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I can't even speak Hawaiian, but if you go there and listen to a Hawaiian song, you get captured because it's so beautiful, like the melody is just gorgeous and you know Bob Marley is on the radio every single day. It's very reggae-influenced down there. Basically, you haven't been to paradise if you haven't been to Hawaii.
To me it's no accident that all the symphony orchestras around the world tune up to the note A. And A is 440 cycles, except in Germany where it's 444. But the universe is 450 cycles. So what I'm trying to say is, I think it's God's voice, melody especially. Counterpoint, retrograde inversion, harmony... that's the science and the craft.
There were people who incorporated melody before me, but I would deem myself the first person to successfully rap and sing.
I consider music to be storytelling, melody and rhythm. A lot of hip-hop has broken music down. There are no instruments and no songwriting. So you're left with just storytelling and rhythm. And the storytelling can be so braggadocious, you're just left with rhythm.
Melody is the single most important thing to any song, period. I don't care what anybody says, it trumps everything. Not because that's my opinion but because I think it's actually indisputable fact. The human brain retains melody easier than it retains words. It's that simple.
I'm not one for walking the beaches humming a melody. I love the discipline of sitting in the studio, writing and listening. That is my domain.
Music creates order out of chaos: for rhythm imposes unanimity upon the divergent, melody imposes continuity upon the disjointed, and harmony imposes compatibility upon the incongruous.
The world is never quiet, even its silence eternally resounds with the same notes, in vibrations which escape our ears. As for those that we perceive, they carry sounds to us, occasionally a chord, never a melody.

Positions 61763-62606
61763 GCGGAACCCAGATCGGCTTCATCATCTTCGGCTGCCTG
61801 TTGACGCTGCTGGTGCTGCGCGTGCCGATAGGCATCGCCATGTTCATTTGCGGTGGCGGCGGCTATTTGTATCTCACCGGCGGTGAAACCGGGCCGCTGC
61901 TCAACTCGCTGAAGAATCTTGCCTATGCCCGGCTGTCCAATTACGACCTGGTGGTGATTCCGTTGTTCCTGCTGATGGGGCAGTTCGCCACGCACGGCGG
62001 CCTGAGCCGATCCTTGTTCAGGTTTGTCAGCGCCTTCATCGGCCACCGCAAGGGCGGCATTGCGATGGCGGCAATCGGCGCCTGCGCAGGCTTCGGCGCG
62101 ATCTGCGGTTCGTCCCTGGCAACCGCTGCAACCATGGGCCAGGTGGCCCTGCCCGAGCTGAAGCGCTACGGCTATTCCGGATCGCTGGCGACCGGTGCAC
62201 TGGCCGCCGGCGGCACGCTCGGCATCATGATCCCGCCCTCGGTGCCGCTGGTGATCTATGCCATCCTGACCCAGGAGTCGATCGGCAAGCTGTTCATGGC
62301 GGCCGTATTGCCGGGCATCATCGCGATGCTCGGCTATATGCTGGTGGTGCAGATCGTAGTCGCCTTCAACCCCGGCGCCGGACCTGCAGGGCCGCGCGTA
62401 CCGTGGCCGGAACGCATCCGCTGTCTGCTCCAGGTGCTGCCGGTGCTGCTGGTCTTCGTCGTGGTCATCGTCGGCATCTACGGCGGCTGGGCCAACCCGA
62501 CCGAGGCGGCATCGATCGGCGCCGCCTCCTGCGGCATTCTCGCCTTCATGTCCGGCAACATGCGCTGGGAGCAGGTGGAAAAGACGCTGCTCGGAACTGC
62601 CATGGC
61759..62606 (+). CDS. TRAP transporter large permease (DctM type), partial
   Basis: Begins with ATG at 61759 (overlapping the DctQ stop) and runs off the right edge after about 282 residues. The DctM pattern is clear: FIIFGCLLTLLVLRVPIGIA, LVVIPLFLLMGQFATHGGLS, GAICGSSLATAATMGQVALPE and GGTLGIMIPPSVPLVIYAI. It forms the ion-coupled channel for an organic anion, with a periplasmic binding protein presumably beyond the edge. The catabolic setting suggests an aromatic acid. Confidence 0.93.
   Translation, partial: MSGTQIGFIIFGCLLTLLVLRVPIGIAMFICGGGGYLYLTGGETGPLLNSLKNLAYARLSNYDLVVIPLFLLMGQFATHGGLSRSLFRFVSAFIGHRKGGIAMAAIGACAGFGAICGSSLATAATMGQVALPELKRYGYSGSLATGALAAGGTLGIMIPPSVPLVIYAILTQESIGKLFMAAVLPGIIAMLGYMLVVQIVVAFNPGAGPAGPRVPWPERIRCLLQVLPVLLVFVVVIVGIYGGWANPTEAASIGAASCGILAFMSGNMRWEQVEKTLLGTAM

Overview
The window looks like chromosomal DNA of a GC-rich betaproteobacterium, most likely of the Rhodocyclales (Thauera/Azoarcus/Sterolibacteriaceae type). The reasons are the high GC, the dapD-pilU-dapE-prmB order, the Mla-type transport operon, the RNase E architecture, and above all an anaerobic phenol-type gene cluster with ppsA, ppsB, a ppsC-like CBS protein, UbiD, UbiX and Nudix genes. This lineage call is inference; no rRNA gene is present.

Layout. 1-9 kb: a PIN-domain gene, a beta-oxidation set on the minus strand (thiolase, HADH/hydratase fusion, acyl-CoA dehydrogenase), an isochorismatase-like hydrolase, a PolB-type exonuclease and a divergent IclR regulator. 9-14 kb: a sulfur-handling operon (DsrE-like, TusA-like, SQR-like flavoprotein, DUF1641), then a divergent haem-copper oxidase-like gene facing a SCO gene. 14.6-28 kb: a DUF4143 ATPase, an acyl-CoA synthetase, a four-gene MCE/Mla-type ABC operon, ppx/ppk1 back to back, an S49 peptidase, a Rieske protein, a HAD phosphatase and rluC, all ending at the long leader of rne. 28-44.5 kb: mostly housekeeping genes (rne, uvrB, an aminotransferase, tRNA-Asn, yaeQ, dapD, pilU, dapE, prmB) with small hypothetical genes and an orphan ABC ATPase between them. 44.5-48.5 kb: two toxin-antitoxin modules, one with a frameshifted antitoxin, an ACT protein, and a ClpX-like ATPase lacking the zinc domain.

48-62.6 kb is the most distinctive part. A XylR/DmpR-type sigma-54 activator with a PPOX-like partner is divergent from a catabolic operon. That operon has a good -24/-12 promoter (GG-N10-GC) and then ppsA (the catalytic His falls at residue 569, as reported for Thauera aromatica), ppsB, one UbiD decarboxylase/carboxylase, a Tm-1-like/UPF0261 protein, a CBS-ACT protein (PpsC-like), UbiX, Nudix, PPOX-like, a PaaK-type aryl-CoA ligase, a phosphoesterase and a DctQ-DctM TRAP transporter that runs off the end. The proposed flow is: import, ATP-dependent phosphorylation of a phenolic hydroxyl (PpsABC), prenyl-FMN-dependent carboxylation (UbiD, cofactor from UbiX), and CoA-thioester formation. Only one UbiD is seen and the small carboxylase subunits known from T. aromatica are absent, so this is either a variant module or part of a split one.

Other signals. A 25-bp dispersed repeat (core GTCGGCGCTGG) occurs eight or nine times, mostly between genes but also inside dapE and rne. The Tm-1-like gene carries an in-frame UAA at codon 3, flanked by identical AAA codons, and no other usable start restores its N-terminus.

I've always been a fan of melody and emotional melancholy, whether it was Rites of Spring or Tears for Fears or Neil Young. If I hear a song that has a sweet melody, I'm a sucker for it, whether it's Linkin Park or Little Richard.
I would say that I'm more moved by melody, even though I love to rap.
Vivid images are like a beautiful melody that speaks to you on an emotional level. It bypasses your logic centers and even your intellect and goes to a different part of the brain.
Music is the melody whose text is the world.
They were singing in French, but the melody was freedom and any American could understand that.
Hunter can write a melody and stuff like that, but his forte is lyrics. He can write a serviceable melody to hang his lyrics on, and sometimes he comes up with something really nice.
Reggae, oh man. It's the ultimate music. The positivity. The musicality. The whole cultural expressionism of it. The danceability. Just the cool factor. The melody factor. Some of it comes from a religious place. If there were a competition of who makes the best religious music, it would definitely be the Rastafarian reggae.
Composers in the old days used to keep strictly to the base of the theme, as their real subject. Beethoven varies the melody, harmony and rhythms so beautifully.
The only thing that I miss lately in all music is somebody that will put out a melody that you can whistle. It doesn't seem like there's anything happening like that.
I'm definitely a fan of juxtaposition. Using the most beautiful line to say the most horrific thing - I think one of the main things in songwriting is definitely friction between the words and the melody.
'Appetite for Destruction' was the only thing written with lyrics and melody fitting the guitar parts at the same time. After that, I got a barrage of guitar songs that I was supposed to put words to, and I don't know if that was the best thing for Guns.
I admire people who dare to take the language, English, and understand it and understand the melody.
I can't say that I'm always writing in my head but I do spend a lot of time in my head writing or coming up with ideas. And what I do usually is write the music and melody and then, you know, maybe the basic idea. But when I feel that I don't have a song or just say, God, please give me another song. And I just am quiet and it happens.
The point about melody and beat and lyric is that they exist to engage you in a very particular way. They want to occupy your attention.
I used to - my earliest memory of waking up with a melody in my head was, you know, 8, 9, 10. I've always heard kind of melodies in my head.
I've actually had a melody on my guitar since the day I learned how to play it, back when I was 7. And for some reason I can't add lyrics to it.
I know a girl who cries when she practices violin because each note sounds so pure it just cuts into her, and then the melody comes pouring out her eyes. Now, to me, everything else just sounds like a lie.
Martin Luther King, Jr.
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